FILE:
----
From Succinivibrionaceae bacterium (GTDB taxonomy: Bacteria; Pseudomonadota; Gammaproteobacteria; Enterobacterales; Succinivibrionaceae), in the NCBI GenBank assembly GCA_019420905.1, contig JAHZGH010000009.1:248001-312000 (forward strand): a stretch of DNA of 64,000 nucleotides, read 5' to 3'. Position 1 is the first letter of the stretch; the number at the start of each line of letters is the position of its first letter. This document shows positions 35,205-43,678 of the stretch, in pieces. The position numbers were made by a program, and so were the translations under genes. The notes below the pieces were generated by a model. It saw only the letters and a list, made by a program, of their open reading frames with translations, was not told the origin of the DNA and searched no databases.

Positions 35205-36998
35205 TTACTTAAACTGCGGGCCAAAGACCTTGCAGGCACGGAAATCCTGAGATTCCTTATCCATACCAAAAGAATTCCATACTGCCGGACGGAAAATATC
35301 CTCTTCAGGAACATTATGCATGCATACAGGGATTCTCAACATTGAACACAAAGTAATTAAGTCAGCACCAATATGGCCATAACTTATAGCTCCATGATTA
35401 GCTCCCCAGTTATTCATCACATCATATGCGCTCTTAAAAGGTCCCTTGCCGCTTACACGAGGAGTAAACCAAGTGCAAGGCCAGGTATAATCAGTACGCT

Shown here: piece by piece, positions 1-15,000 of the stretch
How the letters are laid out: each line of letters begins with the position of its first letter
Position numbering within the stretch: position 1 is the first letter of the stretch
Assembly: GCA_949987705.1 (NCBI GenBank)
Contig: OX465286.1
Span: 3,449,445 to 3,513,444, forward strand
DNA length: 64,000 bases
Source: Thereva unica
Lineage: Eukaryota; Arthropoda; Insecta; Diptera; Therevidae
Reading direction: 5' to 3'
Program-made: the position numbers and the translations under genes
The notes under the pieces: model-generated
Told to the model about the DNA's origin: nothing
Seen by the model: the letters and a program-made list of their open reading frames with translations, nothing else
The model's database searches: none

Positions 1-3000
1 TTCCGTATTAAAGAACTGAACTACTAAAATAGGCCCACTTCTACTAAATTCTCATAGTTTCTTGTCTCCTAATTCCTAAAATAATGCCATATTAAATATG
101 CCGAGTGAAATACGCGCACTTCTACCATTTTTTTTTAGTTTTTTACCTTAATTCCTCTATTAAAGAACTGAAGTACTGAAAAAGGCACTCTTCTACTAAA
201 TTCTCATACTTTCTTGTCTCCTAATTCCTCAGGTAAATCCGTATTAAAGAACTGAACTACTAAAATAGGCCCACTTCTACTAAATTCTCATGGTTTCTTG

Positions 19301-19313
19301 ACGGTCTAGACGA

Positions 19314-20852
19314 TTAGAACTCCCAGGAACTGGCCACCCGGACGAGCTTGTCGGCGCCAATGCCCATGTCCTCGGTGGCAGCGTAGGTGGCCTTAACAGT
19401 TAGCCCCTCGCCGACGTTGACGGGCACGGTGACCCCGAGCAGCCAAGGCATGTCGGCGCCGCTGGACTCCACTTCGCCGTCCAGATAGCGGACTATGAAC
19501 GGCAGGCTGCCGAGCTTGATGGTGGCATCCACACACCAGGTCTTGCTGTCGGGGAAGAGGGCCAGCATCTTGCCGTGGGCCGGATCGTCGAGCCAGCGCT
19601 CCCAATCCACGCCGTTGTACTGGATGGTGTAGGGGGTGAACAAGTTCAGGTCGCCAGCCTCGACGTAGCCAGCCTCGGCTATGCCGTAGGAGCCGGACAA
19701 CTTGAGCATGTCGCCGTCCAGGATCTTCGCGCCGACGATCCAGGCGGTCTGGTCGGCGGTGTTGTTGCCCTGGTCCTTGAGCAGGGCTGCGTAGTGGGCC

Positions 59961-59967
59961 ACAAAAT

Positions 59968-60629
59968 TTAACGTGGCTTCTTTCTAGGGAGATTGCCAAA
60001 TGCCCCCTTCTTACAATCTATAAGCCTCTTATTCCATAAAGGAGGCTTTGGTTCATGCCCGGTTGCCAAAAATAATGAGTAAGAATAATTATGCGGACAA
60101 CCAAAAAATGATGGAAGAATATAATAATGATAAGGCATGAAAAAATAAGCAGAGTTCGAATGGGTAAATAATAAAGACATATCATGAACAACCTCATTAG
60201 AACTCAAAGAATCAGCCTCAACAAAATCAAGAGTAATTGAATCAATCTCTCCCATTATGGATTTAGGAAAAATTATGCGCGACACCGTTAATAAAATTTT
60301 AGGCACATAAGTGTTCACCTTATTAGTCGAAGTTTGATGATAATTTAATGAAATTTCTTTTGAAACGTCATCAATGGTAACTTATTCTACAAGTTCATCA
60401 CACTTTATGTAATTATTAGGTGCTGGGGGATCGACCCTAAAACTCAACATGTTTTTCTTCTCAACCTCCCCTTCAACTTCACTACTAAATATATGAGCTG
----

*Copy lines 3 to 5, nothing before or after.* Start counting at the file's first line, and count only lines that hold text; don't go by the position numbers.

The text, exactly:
35205 TTACTTAAACTGCGGGCCAAAGACCTTGCAGGCACGGAAATCCTGAGATTCCTTATCCATACCAAAAGAATTCCATACTGCCGGACGGAAAATATC
35301 CTCTTCAGGAACATTATGCATGCATACAGGGATTCTCAACATTGAACACAAAGTAATTAAGTCAGCACCAATATGGCCATAACTTATAGCTCCATGATTA
35401 GCTCCCCAGTTATTCATCACATCATATGCGCTCTTAAAAGGTCCCTTGCCGCTTACACGAGGAGTAAACCAAGTGCAAGGCCAGGTATAATCAGTACGCT